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Pacific Container Lines At 85% Of Capacity

Container lines said forward bookings suggest an earlier peak for spring shipments based on the timing of the Lunar New Year. The new year begins January 29th, 10 full days ahead of the 2005 holiday. Asian factories typically close for a week during the holiday.

Albert A. Pierce, the Transpacific Stabilization Agreement (TSA) executive director, noted, “We’re continuing to see post-holiday sale and fulfillment cargo moving, taking us into a slight Lunar New Year dip and then the first spring shipments.” “Overall,” he continued, we see a very healthy market in the year ahead.”

The transpacific trades have seen four years of record volumes and mostly double-digit growth. Though final figures for 2005 were not yet compiled, the TSA estimated container cargo from Asia to the U.S. grew 11% for the year.

Pierce called the situation “stable,” given that infrastructure constraints on new, larger ships entering the Asia-U.S. market, port channel depths, terminal yard operations and inland rail delays kept capacity in line with demand. Operating cost pressures held freight rates steady, he continued.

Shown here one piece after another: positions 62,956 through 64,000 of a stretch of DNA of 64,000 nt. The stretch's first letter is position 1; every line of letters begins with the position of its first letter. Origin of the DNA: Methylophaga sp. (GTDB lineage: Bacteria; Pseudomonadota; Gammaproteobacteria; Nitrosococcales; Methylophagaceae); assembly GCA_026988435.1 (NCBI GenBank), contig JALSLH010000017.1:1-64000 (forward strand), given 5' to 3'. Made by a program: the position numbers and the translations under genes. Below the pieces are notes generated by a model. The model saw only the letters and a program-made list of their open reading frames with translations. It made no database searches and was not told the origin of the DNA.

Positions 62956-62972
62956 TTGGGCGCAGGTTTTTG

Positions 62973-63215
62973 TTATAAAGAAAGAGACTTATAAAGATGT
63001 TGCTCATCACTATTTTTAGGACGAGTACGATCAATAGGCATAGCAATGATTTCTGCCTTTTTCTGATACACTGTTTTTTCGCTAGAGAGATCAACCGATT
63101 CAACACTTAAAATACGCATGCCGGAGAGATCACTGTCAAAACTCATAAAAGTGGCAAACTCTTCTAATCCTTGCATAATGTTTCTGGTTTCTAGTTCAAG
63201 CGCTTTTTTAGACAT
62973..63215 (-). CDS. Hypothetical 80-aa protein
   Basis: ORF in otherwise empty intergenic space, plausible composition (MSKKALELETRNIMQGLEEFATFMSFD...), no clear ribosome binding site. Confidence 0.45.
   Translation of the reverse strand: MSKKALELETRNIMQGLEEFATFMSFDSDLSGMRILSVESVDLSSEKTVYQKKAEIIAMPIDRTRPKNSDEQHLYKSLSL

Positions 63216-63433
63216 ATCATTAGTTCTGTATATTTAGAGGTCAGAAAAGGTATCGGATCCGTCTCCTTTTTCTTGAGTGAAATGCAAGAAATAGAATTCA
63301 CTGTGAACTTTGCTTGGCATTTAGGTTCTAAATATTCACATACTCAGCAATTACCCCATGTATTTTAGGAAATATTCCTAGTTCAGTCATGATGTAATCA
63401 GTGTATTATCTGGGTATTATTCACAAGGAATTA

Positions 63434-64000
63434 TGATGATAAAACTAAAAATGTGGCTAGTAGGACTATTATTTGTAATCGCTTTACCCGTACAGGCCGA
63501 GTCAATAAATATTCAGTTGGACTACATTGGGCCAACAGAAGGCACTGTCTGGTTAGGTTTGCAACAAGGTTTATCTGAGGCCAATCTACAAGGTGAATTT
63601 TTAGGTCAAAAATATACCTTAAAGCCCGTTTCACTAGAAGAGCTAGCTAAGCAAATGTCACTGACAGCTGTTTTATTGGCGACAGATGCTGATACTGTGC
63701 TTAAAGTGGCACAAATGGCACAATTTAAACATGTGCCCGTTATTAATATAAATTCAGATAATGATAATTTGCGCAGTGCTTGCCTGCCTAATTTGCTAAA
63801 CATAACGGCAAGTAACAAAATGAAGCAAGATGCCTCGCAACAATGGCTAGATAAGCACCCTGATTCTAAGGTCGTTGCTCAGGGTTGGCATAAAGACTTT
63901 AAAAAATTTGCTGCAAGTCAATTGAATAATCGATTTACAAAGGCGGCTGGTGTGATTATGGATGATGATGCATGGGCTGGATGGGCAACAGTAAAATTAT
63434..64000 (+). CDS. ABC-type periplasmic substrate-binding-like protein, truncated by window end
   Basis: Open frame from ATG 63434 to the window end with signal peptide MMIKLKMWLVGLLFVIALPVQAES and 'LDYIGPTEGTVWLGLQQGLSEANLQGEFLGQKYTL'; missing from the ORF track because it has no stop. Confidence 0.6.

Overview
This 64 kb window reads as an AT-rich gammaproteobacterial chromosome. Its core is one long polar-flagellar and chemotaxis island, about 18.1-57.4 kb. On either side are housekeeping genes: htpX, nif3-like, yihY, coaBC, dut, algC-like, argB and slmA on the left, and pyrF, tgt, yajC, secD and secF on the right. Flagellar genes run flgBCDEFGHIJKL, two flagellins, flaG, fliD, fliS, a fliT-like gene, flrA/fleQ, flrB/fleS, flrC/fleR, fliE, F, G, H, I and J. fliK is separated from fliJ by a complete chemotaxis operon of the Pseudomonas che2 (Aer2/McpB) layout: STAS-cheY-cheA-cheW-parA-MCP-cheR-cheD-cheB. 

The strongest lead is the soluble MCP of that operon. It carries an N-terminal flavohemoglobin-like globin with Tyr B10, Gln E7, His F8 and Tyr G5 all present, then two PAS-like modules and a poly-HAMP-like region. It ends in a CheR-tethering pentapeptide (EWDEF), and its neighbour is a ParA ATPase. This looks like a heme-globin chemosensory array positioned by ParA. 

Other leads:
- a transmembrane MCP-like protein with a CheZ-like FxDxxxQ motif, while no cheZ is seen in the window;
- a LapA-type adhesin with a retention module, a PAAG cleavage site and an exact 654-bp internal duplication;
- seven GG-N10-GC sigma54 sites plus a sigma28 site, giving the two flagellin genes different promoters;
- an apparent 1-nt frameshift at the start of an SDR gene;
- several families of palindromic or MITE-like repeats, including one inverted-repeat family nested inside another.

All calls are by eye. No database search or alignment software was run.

Earlier, the TSA had said quarterly adjustments to bunker surcharges scheduled for January 1, 2006, would bring the charge to $590 per 40-foot container. One reason given is the record high prices carriers paid in nine key global loading points during the 13-week calculation period (August 26 to November 23).

The Transpacific Stabilization Agreement adjusts its bunker fuel surcharge according to a weighted average formula that tracks weekly marine fuel prices against member lines’ loading and consumption patterns across Agreement trade lanes, said TSA.

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